Religion and the Common Good
Catholic Contributions to Building Community in a Liberal Society
This item is currently unavailable.
Enter your email address below and we will email you when the item comes into stock.
Publisher: Rowman & Littlefield
Number of Pages: 212
Width: 15.7 cm
Height: 23.6 cm
The term Ocommon goodO has often been ill-defined or undefined in political, philosophical, and theological discourses. Brian Stiltner seeks to repair this deficit in his study Religion and the Common Good. He explores the meaning of the common good and the prospects for pursuing it in a liberal society. Focusing on the conceptions of common good in liberalism and communitarianism-the former stressing individual rights and social tolerance, the latter stressing a communityOs shared history and social practices-Stiltner argues that the two theories are not as irreconcilable as they seem, that they can be combined into a Ocommunal liberalism.O Stiltner provides an outline of the twentieth-century Catholic common good theory as an example of such a synthesis. A fascinating study, Religion and the Common Good will be an invaluable volume for scholars of social ethics, religion, theology, philosophy and political science.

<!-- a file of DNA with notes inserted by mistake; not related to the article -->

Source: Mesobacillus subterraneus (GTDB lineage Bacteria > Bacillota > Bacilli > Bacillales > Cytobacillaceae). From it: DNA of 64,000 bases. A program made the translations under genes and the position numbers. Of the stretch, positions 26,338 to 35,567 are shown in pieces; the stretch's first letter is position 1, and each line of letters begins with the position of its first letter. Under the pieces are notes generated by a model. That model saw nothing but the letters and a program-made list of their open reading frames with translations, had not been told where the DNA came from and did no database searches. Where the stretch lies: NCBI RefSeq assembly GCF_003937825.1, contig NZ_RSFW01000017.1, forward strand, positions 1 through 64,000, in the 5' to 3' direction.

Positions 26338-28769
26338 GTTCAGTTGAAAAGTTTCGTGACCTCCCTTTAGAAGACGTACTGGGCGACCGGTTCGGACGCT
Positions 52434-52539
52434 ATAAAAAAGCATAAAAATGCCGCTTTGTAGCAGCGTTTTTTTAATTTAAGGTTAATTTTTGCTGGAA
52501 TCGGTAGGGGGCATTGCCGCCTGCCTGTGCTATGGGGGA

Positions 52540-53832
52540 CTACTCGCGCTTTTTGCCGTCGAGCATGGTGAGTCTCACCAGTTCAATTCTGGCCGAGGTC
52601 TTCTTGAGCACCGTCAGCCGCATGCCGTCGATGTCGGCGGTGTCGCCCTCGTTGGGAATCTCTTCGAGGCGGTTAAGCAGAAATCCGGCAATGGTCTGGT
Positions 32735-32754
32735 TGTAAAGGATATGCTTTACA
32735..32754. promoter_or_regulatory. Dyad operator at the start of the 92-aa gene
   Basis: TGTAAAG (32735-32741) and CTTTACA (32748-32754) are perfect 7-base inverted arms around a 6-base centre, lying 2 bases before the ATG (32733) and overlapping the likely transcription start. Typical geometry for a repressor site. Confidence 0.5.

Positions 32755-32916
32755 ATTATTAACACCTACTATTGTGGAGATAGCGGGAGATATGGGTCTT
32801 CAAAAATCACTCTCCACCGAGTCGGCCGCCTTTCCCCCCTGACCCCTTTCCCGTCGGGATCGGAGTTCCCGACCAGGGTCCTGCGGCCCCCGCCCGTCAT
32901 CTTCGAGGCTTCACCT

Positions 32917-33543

Stiltner achieves a level of lucidity and clarity that untangles the complex philosophical issues surrounding the role of religion in promoting the common good. He provides an excellent layout of the essential terms and their lexical variants, as well as the competing philosophical claims and implications of the multi-faceted liberal-communitarian-Catholic dialogue of the common good. This book makes a significant contribution to the field of political philosophy by developing the unique resources within Roman Catholic social thought that can contribute to debates on religion's role in a contemporary liberal society. Journal of Church & State This book can be highly recommended to anyone interested in the place of religious beliefs in today's public square. Theology Today There is much to admire here. Stiltner clearly accomplishes what he sets out to do-to indicate the availability for contemporary thought of an alternative approach to the common good that might address concerns about the loss of common life. And he does this with admirable clarity, detail, and nuance. Journal of the American Academy of Religion